I’ve decided to do my review of Albert Camus’ The Plague as a pro and con list. Because, that’s the kind of mood I’m in.
- Interesting overall plot
- Well-rounded, likable, and relatable characters
- Strong fictional case study on human behavior in times of crisis. All sides of human reactions are brought to light, and very believable
- Smart use of humor in a dark setting, which was key in making this novel an enjoyable read. It very easily could have descended to an unreadable, depressing, and gruesome level; Camus brilliantly avoids this
- SO MANY WORDS. Why, Camus? The Stranger is so beautifully succinct, what happened here?
- Where are the women? Adding a main female character among the central male characters would have enhanced the study in human behavior
- Pacing. Proper pacing is a must in every aspect of life, but particularly when story-telling. Certain chunks drew me in completely, others were a drag to get through
- Weak execution of tying up certain characters’ plot lines
To be clear, for me, the pros absolutely do outweigh the cons and I plan on continuing to make my way through Camus’ body of work. Mostly I wish Camus had played to his strength; concise storytelling as beautifully executed in The Stranger. He makes for a better Hemingway than a Fitzgerald.
Rating: 3.5 Rats
My faithful readers!
While I’ve been on a bit of a hiatus from my reviews due to a non-stop month, I have still been avidly reading and will have new ones for you starting tomorrow.
In the meantime, here is a fantastic article my aunt shared with me (thanks J!) on reading as therapy. The article focuses on Ella Berthoud and Susan Elderkin, bibliotherapists and authors of “The Novel Cure: An A-Z of Literary Remedies.”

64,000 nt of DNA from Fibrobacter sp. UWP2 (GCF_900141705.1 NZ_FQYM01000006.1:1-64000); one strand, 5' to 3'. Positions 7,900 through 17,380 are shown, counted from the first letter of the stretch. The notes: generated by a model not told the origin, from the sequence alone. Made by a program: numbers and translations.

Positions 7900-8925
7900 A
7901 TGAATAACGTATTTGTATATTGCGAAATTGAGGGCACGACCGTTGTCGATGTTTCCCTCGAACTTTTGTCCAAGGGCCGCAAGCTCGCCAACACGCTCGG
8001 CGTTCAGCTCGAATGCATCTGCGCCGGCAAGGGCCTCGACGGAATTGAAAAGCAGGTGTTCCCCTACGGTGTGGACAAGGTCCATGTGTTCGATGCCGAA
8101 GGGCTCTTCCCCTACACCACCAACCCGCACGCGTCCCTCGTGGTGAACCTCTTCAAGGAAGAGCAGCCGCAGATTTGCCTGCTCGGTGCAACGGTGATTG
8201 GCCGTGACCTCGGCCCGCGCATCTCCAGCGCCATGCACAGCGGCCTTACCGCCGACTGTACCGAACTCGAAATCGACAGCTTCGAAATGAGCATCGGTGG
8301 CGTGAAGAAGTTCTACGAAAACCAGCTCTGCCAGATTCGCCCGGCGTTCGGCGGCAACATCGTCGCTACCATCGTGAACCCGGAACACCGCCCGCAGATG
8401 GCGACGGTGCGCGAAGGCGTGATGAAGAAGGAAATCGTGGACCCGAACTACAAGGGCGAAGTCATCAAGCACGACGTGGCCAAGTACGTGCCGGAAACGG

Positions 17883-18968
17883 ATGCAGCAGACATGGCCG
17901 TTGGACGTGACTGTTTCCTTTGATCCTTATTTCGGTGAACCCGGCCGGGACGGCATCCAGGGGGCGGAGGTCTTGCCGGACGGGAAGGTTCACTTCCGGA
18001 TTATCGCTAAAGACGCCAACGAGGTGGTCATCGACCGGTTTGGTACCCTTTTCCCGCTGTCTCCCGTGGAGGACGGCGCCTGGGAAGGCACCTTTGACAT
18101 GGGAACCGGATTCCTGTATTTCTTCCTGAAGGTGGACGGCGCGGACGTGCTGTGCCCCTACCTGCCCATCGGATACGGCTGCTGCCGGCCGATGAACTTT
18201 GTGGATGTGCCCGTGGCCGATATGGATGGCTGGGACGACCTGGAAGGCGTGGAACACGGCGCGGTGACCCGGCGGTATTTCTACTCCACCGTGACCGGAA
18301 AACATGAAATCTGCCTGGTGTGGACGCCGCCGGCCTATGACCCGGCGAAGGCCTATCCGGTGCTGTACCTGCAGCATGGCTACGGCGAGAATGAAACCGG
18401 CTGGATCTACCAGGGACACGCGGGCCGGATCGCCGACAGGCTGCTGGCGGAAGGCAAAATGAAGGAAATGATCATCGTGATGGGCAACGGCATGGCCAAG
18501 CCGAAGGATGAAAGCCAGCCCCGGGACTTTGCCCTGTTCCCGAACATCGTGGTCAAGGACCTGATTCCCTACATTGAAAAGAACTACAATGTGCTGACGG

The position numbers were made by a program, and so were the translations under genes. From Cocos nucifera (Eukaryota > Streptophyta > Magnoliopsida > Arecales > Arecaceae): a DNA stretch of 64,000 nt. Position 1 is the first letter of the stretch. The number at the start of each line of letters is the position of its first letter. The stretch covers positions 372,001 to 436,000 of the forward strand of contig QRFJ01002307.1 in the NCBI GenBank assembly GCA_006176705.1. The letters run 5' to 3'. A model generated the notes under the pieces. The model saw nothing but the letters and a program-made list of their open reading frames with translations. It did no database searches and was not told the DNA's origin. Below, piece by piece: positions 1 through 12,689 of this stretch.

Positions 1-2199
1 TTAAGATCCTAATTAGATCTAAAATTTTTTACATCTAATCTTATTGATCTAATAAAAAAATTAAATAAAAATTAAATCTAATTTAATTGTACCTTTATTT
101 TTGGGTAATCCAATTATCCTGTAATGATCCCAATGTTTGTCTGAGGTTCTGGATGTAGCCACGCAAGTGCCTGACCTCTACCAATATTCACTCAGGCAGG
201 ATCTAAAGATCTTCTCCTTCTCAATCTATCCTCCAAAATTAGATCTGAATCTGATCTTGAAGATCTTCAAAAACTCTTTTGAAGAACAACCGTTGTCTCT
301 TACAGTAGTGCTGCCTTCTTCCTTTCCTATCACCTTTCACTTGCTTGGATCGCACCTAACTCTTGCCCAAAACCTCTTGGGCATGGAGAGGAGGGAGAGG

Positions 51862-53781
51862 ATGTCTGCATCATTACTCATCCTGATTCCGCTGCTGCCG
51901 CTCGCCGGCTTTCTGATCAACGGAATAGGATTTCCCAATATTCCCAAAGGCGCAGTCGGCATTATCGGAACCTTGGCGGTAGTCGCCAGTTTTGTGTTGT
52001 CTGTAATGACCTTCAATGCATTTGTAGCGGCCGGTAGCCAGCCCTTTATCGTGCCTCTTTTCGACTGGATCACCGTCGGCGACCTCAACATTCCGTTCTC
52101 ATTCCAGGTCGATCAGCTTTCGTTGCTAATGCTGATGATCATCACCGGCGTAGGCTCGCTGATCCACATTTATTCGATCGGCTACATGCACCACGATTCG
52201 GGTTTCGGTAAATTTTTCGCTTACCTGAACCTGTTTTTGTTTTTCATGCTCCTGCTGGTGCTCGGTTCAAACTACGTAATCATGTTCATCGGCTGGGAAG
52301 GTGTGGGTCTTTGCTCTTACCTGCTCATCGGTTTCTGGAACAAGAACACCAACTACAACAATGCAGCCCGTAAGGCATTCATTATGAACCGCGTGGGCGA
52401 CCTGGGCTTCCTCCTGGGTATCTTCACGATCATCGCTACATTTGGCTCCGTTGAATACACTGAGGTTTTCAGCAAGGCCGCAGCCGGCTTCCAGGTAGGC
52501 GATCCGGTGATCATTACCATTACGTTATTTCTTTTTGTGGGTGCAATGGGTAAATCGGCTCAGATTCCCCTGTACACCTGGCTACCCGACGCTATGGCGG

Links to the article and the book’s website below.
With love and literature,
Can Reading Make You Happier?
The Novel Cure
Several years ago I was lucky enough to be front row and center at an Alan Arkin interview. It was inspiring. I was moved not only by his amazing skill and knowledge regarding the art of acting (the love of my life), but primarily by his outlook on how to live a successful and fulfilling life.
I was even further inspired after reading his memoir, An Improvised Life.
As someone who has discovered passion and joy through various avenues of life and art forms, it was refreshing to read about a fellow artist who believes in the importance of being well-rounded and well-balanced; not defining yourself by your profession, or putting all your requirements for happiness into one basket. Although An Improvised Life, for the most part, is specific to the life of an actor, many of Arkin’s principles and stories are relatable to people of all aspirations. Yes, sections of this book concentrate heavily on acting, and there are readers who might not be as fascinated as I am by the ups and downs of a struggling artist during the mid-20th century – but, Arkin’s humor, charming prose, and bite are enough to seduce anyone into wanting to hear what he has to say.
Would I recommend this book to every reader I know? Of course not. But, along with recommending it to all of my fellow actors I strongly recommend it to those readers who enjoy memoirs, and human interest pieces. An Improvised Life is beautifully written and offers a unique view on what it is to be human; serving as a comforting reminder that we are all making it up as we go along.
Rating: 4 Golden Statues